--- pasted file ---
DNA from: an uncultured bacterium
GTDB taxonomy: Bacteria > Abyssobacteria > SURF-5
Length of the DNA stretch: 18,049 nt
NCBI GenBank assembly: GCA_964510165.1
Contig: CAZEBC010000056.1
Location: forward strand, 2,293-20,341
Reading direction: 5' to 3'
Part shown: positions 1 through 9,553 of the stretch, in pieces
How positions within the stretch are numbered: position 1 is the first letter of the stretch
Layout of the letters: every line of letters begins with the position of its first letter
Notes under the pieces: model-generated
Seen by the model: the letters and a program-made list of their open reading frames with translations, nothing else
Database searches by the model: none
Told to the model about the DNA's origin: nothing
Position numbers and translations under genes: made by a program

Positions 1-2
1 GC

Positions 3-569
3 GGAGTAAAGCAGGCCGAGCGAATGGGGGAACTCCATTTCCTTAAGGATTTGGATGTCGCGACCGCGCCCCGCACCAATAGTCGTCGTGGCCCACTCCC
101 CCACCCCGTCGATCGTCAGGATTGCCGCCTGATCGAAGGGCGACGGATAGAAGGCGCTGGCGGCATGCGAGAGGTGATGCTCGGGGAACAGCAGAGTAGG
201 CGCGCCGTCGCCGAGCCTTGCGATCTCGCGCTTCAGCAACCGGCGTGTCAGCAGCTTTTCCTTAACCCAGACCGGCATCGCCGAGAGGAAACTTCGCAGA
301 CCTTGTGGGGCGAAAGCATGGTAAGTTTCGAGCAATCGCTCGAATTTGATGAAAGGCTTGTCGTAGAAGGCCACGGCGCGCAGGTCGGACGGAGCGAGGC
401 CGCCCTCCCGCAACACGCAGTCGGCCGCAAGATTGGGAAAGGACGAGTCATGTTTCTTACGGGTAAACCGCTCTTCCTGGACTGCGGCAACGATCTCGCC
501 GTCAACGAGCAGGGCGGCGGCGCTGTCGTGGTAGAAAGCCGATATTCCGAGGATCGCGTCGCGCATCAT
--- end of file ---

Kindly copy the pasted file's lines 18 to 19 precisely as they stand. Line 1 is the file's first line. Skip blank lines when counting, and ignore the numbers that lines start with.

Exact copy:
Positions 3-569
3 GGAGTAAAGCAGGCCGAGCGAATGGGGGAACTCCATTTCCTTAAGGATTTGGATGTCGCGACCGCGCCCCGCACCAATAGTCGTCGTGGCCCACTCCC